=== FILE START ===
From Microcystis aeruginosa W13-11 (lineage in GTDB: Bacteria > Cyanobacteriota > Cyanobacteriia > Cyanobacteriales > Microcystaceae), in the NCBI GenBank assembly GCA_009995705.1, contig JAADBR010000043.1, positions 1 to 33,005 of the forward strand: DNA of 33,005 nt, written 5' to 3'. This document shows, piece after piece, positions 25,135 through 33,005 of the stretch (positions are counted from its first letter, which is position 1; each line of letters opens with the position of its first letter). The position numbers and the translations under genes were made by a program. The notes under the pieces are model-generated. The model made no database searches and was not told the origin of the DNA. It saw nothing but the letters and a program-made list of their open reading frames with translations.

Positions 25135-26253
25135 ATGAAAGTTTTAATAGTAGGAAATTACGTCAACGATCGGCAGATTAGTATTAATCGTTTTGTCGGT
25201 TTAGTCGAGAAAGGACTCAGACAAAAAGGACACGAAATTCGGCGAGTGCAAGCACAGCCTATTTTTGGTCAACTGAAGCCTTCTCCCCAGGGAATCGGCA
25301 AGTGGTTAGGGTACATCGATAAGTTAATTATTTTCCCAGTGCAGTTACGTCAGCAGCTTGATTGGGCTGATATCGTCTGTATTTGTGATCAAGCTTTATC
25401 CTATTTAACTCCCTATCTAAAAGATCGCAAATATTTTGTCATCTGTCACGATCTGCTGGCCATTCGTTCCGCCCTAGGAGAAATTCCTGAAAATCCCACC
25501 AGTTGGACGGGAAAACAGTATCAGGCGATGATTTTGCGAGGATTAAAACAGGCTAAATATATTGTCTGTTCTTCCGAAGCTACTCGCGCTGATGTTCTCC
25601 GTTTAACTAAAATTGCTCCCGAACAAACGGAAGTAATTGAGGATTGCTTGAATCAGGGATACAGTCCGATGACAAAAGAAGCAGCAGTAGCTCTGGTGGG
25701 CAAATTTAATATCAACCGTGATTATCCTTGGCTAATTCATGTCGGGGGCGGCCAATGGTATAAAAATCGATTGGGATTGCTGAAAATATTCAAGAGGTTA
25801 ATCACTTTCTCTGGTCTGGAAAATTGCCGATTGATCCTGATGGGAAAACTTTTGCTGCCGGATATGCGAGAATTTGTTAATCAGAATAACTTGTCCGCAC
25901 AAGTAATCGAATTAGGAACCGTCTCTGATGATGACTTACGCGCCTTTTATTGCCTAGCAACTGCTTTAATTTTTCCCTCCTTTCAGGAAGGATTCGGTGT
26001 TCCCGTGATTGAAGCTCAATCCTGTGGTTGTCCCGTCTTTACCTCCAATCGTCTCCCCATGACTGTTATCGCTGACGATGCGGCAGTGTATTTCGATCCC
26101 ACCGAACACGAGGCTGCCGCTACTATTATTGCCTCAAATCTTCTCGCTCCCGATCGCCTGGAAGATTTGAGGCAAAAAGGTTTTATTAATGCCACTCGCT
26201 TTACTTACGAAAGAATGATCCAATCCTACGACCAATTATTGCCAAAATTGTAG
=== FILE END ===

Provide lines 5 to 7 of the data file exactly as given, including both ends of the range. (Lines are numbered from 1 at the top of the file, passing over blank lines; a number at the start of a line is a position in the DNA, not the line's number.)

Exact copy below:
25301 AGTGGTTAGGGTACATCGATAAGTTAATTATTTTCCCAGTGCAGTTACGTCAGCAGCTTGATTGGGCTGATATCGTCTGTATTTGTGATCAAGCTTTATC
25401 CTATTTAACTCCCTATCTAAAAGATCGCAAATATTTTGTCATCTGTCACGATCTGCTGGCCATTCGTTCCGCCCTAGGAGAAATTCCTGAAAATCCCACC
25501 AGTTGGACGGGAAAACAGTATCAGGCGATGATTTTGCGAGGATTAAAACAGGCTAAATATATTGTCTGTTCTTCCGAAGCTACTCGCGCTGATGTTCTCC